On the Advice of Counsel
Some came because they want to become attorneys or politicians. Others, because they want to be teachers or lobbyists.
But all of them wanted to hear from two St. John’s College alumni who went on to prominent careers in law.
The Development and Career Services offices in Annapolis hosted Mark and Linda Bernstein (A69) November 15 for a conversation with students about careers in law and government. About 10 percent of St. John’s alumni go on to law careers, according to a recent survey.
Mark Bernstein worked as a public defender and in a private practice before he was elected judge in the Philadelphia Court of Common pleas in 1987. He retired earlier this year.
Linda Bernstein also started out in private practice, working with Community Legal Services of Philadelphia, a nonprofit organization that provides low-cost and pro-bono legal services to citizens in need, and advocates for the rights of at-risk communities. Eventually, she became an Administrative Law Judge at the Social Security Administration in Philadelphia.
More than a dozen students attended the event in the Jacob Klein Conversation Room in the Hodson House.
The ability to read, write and analyze complex topics—skills that are learned at St. John’s—will help in law school and down the road, the Bernsteins say.
“Having a St. John’s education, to me, was exceptionally valuable in my law career,” Mark Bernstein says.
Much of the conversation centered on how law school, which many of the students are considering attending, would set them up for future success.
“A law degree will provide you access to many different careers,” Linda Bernstein says, whether it’s working as an attorney in the public or private sector, or jobs outside of the field of law.
Students shared their experiences, too, from internships at a public defender’s office in Washington, D.C., to working with a lobbying firm.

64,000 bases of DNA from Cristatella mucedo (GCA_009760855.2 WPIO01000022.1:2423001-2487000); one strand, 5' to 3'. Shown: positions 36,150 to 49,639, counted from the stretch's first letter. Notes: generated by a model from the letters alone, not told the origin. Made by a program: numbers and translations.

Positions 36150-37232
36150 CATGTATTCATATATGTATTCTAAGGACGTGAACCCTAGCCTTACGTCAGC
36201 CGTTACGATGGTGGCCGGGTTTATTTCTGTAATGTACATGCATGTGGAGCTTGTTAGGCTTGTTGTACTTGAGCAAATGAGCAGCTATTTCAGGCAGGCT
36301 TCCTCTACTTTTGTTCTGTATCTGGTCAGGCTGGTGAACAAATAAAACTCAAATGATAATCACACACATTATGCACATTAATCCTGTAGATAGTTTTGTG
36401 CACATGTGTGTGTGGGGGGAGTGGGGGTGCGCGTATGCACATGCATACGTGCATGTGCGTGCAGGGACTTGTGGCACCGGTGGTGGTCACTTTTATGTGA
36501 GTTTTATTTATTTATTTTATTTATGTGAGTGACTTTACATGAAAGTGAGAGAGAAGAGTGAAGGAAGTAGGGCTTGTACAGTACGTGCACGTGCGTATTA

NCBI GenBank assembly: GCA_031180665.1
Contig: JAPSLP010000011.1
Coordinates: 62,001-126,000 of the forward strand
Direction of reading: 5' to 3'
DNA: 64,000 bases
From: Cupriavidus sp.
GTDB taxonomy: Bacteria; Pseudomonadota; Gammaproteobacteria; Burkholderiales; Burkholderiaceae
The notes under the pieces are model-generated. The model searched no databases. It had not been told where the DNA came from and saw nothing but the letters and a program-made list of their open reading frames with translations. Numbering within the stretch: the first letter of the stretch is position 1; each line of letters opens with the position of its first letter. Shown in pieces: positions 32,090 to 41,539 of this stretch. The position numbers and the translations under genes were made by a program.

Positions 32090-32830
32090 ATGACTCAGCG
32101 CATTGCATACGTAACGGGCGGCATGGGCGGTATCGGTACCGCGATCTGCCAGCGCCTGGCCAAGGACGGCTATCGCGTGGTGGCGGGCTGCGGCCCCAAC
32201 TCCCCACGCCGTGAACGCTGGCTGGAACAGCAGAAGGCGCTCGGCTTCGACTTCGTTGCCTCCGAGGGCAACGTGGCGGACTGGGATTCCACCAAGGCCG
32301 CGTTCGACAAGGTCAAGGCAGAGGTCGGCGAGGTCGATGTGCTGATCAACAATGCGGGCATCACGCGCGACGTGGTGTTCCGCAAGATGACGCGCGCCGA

Freshman Nolan McEleney, of Gaithersburg, Maryland, says he attended because he wanted to know if a law degree is something he wants to pursue after St. John’s. Meeting the Bernsteins strengthened his resolve to do that.
“It’s not just one straight-forward path,” he says. “It’s like St. John’s. It can lead to a lot of different places.”
Graduate Institute student Eric Newman says he is considering whether to pursue a PhD in political philosophy or law.
“I want to know what I’m getting into,” he says. “The exposure I get from people who lived that life is very helpful.”
Senior Kit Rees, of Sarasota, Florida, says the experience was valuable as she considers what steps to take after she graduates from St. John’s—whether she should work a few years before law school, or dive right in. The Bernsteins say the experience Rees gets in the working world would help her in law school.
“It was definitely helpful to hear from people who are doing what I want to be doing,” Rees says.
The Bernsteins look back fondly on their time at St. John’s, where they met in 1965. Mark remembers Linda sliding down a handrail while balancing a drink on her head; Linda looks back on her time in Annapolis and wishes she had taken the time to learn to sail.
The couple attended at the same time as Chris Nelson, the Annapolis campus president who also had a career in law.
Jaime Dunn, director of Career Services, says the college tries to bring alumni back who are involved in a variety of career fields to share their experiences and give advice to students.
“I think it is helpful to see St. John’s alums who have gone down these paths and how their degree is useful in these ways,” she says.
The Career Services Office in Annapolis holds events for and with current students and alumni, providing resources and support for all aspects of the career and job search, from initial exploration through later career changes.